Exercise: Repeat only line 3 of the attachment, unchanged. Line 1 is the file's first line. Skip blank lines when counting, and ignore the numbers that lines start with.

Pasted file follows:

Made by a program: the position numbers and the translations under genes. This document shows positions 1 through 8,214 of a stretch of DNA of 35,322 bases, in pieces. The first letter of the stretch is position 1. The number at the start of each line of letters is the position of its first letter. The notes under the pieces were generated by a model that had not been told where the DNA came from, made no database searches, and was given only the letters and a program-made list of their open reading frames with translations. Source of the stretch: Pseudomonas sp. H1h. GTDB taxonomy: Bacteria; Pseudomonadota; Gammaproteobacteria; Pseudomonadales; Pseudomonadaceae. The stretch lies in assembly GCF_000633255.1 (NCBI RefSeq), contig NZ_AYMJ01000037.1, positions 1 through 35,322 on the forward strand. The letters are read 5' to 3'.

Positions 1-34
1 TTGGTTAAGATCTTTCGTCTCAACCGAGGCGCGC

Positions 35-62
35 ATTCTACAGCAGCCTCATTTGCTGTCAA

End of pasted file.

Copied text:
1 TTGGTTAAGATCTTTCGTCTCAACCGAGGCGCGC